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Brandyn Bok, Marco Del Negro, Domenico Giannone, Marc Giannoni, and Andrea Tambalotti
Brandyn Bok, Marco Del Negro, Domenico Giannone, Marc Giannoni, and Andrea Tambalotti Second of three posts The previous post in this series discussed several possible explanations for the trend decline in U.S. real interest rates since the late 1990s. We noted that while interest rates have generally come down over the past two decades, this […]
Marco Del Negro, Domenico Giannone, Marc Giannoni, and Andrea Tambalotti
Marco Del Negro, Domenico Giannone, Marc Giannoni, and Andrea Tambalotti First of three posts Interest rates in the United States have remained at historically low levels for many years. This series of posts explores the forces behind the persistence of low rates. We briefly discuss some of the explanations advanced in the academic literature, and […]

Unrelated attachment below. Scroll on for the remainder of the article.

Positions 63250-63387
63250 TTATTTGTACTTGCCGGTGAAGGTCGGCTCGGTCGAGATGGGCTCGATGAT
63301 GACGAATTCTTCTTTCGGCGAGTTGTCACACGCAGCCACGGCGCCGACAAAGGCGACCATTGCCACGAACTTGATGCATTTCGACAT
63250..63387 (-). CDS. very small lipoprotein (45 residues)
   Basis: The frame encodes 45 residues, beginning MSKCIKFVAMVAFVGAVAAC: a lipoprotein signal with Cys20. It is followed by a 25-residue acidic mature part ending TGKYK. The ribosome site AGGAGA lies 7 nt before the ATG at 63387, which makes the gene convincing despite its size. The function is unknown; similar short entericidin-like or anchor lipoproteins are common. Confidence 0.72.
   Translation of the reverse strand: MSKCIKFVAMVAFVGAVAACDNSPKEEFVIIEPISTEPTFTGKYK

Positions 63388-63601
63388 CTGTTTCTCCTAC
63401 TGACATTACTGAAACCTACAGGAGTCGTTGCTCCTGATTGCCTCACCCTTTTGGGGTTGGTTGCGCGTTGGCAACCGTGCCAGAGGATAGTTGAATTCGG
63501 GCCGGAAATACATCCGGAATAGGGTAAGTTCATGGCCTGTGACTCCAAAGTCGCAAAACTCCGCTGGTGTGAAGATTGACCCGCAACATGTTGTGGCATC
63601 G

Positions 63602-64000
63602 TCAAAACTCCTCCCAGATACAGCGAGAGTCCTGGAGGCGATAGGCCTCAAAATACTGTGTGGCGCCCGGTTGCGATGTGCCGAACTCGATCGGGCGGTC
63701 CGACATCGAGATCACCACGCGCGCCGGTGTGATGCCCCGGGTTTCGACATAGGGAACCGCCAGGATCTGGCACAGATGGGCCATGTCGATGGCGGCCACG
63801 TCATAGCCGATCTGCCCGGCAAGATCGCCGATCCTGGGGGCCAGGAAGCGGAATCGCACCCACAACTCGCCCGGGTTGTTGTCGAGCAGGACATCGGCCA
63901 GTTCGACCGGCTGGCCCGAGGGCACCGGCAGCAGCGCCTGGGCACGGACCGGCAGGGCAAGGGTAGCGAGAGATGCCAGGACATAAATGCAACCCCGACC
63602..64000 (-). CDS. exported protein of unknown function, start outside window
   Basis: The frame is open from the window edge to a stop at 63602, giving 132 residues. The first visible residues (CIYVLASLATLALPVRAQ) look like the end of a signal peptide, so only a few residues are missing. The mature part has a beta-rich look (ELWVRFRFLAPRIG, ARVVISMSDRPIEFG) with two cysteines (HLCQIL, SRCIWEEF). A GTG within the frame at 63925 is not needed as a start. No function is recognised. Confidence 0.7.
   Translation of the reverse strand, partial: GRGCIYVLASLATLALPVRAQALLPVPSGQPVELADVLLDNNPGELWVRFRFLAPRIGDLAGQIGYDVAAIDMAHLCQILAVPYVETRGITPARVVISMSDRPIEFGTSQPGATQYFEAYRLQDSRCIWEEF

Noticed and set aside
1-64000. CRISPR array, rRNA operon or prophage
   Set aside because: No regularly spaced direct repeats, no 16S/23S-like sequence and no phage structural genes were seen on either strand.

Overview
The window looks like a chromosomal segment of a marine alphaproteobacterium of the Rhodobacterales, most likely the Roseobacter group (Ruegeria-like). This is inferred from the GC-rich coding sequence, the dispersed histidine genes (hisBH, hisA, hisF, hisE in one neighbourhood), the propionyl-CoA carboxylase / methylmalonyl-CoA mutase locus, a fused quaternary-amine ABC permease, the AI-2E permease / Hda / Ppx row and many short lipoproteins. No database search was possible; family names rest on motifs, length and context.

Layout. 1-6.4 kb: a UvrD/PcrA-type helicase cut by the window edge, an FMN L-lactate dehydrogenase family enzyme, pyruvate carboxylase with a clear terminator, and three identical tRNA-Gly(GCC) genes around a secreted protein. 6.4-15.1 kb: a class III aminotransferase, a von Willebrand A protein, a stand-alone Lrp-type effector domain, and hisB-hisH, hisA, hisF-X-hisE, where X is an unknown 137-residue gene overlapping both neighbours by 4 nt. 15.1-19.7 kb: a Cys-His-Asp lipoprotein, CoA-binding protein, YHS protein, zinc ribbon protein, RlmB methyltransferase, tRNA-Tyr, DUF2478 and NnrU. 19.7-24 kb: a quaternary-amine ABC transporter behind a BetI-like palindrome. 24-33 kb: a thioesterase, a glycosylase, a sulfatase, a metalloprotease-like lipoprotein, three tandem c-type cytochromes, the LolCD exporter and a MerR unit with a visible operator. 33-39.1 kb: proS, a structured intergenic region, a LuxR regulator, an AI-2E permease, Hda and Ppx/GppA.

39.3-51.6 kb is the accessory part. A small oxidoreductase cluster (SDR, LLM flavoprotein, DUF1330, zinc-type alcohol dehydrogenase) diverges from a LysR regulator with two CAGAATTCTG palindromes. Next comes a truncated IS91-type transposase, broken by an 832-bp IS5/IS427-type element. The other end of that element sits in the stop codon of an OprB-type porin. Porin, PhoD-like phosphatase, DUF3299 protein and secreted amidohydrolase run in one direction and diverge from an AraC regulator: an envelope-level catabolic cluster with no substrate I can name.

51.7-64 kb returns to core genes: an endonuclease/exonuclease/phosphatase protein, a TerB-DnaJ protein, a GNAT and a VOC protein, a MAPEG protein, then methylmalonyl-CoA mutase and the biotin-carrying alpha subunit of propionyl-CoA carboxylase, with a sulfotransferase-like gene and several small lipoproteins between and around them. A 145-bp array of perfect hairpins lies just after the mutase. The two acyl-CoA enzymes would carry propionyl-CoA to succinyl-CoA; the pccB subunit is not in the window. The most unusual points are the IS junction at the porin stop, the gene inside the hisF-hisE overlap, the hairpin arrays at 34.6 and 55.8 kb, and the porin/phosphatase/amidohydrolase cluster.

Nicola Cetorelli, B. Gerard Dages, Paul Licari, and Afshin Taber
The Committee on the Global Financial System, made up of senior officials from central banks around the world and chaired by New York Fed President William Dudley, recently released a report on “Structural Changes in Banking after the Crisis.” The report includes findings from a wide-ranging study documenting the significant structural adjustments in banking systems around the world in response to regulatory, technological, and market changes after the crisis, while also assessing their implications for financial stability, credit provision, and capital markets activity. It includes a new banking database spanning over twenty-one countries from 2000 to 2016 that could serve as a valuable reference for further analysis. Overall, the study concludes that the changed regulatory and market environment since the crisis has led banks to alter their business models and balance sheets in ways that make them more resilient but also less profitable, while continuing their role as intermediaries providing financial services to the real economy.
Liberty Street Economics features insight and analysis from New York Fed economists working at the intersection of research and policy. Launched in 2011, the blog takes its name from the Bank’s headquarters at 33 Liberty Street in Manhattan’s Financial District.
The editors are Michael Fleming, Andrew Haughwout, Thomas Klitgaard, and Asani Sarkar, all economists in the Bank’s Research Group.
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